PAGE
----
Being the offspring of a famous musician and trying to follow in those footsteps isn’t necessarily a picnic. There have been a few examples of legitimate talent — think Woody and Arlo Guthrie or Loudon and Rufus Wainwright — but there are even more examples of failed and often disturbing attempts to cash in on a parent’s fame.
The train wreck of a show (even by MTV’s standards) Rock the Cradle focused solely on the “do what daddy does” phenomenon in the music world, and it produced some truly cringe-worthy performances. The winner, Crosby Loggins, who was one of the few truly talented contestants, left the overall experience, and his minor brush with fame, with such a bad taste in his mouth that he stopped recording and performing altogether.
Though it’s hard for a musician to have a successful parent and still find a way to forge a unique identity, it’s a completely different story when the musician parent transcends mere fame and fortune and is a beloved cultural icon, and arguably the greatest songwriter that ever lived. That’s the case of Jakob Dylan and his father, who happens to be, well, you know.
Being Bob Dylan’s son is a blessing and curse that Jakob Dylan has had to live with his whole life, knowing that no matter how great the song he wrote or record he made, it would be impossible to top his father’s achievements. Furthermore, there’s the fact that the Big D is still very much alive and active. You’re not dealing with the shadow of a ghost. The king of your contemporaries is at every family picnic; and no matter how much mom loves you, let’s face it — if there’s only one guitar floating around, we all know who it’s going to.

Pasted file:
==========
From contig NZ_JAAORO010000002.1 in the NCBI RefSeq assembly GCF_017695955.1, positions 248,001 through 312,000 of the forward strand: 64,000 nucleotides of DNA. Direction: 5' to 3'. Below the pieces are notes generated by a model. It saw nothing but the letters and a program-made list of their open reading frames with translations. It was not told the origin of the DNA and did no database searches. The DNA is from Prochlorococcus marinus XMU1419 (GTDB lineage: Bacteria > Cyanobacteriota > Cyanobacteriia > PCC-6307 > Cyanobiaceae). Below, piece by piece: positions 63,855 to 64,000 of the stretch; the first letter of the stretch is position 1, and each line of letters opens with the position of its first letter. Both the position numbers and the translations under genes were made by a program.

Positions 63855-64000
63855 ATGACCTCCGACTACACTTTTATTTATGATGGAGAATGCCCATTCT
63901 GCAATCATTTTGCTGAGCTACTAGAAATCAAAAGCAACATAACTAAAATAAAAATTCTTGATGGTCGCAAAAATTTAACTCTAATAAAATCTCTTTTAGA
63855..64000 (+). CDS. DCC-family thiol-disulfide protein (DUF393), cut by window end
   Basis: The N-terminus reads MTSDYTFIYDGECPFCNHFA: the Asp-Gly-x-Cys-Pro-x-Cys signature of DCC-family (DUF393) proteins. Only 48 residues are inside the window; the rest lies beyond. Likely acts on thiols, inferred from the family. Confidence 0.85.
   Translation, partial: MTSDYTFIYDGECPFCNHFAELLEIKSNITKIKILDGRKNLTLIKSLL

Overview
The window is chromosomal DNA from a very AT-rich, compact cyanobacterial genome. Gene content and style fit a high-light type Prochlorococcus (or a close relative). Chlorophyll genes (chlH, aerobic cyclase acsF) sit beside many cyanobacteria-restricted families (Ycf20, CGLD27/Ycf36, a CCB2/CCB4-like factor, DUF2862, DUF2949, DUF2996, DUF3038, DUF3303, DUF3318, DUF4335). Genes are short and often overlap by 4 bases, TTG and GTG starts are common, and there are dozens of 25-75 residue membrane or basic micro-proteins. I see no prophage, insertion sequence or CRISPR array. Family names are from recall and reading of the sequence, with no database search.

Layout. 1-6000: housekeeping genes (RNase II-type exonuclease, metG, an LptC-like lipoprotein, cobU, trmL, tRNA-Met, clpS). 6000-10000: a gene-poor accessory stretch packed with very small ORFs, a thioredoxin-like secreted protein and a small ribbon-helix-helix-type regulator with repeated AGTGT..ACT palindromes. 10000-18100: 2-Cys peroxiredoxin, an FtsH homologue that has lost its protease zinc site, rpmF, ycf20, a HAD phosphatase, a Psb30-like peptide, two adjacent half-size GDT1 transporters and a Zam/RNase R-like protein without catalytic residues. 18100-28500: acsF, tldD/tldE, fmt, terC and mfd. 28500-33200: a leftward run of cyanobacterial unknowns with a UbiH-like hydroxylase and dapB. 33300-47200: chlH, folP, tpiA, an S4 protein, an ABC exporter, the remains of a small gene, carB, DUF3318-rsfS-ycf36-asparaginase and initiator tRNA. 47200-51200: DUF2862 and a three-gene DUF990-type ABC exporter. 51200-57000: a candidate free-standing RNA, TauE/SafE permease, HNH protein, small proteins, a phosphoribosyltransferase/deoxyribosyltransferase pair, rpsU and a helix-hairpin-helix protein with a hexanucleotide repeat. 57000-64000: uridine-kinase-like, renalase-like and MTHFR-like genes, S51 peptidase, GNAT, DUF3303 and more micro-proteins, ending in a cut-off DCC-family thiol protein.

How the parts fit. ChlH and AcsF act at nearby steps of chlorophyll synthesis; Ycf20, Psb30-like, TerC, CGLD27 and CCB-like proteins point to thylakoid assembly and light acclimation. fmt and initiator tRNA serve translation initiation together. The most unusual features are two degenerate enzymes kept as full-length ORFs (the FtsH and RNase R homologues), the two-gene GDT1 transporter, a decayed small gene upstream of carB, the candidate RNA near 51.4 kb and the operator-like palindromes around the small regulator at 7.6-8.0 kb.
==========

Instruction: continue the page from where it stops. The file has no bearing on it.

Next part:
Despite those insurmountable odds, Jakob Dylan and his band The Wallflowers have managed to forge a path of their own and, after a lengthy hiatus, are back supporting an excellent new record, Glad All Over.
The Wallflowers and Dylan’s career kicked off with a highly anticipated and somewhat underwhelming self-titled debut in 1992. The record had little initial success, and it instantly cast the shadow of the younger Dylan as being a less interesting version of his old man.
It was perhaps that chip on his shoulder that led Dylan to pen the sophomore record Bringing Down the Horse, which was a commercial and critical smash in 1996. A top to bottom tour de force, featuring the radio anthems “One Headlight,” “The Difference” and “6th Avenue Heartache,” Dylan and company made one of the strongest rock and roll records of the 1990s. The record helped bring singer-songwriter-based rock back to the radio at a time when crunchy alternative guitars dominated the airwaves. In addition, it produced two Grammys and went on to to sell an astronomical 4 million copies, making the band a household name, and against all odds, turning The Wallflowers into The Wallflowers and not “Bob Dylan’s son’s band.”
The Wallflowers spent the next decade playing the fame game, recording and touring, releasing three solid but somewhat uneven records, before going on hiatus in 2007.
Dylan went on to release a solo record and fellow original member (the band has had numerous lineup changes) keyboardist Rami Jaffee, became Los Angeles’ go-to session player, ultimately landing an arena rock gig as the Foo Fighters’ touring keyboardist.
Now with the new record, the first in seven years, The Wallflowers are back on the road, still landing the sweet gigs, which included a run with Eric Clapton this spring as well as a summer tour with longtime friends and sonic soul mates the Counting Crows.
While The Wallflowers are back full steam, this time around, they are being compared to only themselves and their past creative output, which, after a lifetime of having to unwillingly field comparisons and pressure to measure up to their singer’s iconic father, lets the band go about the business of being what they are, a great American rock band.
The Wallflowers will perform at the Ventura Theater on Friday, July 19. For more information and tickets, visit www.venturatheater.net.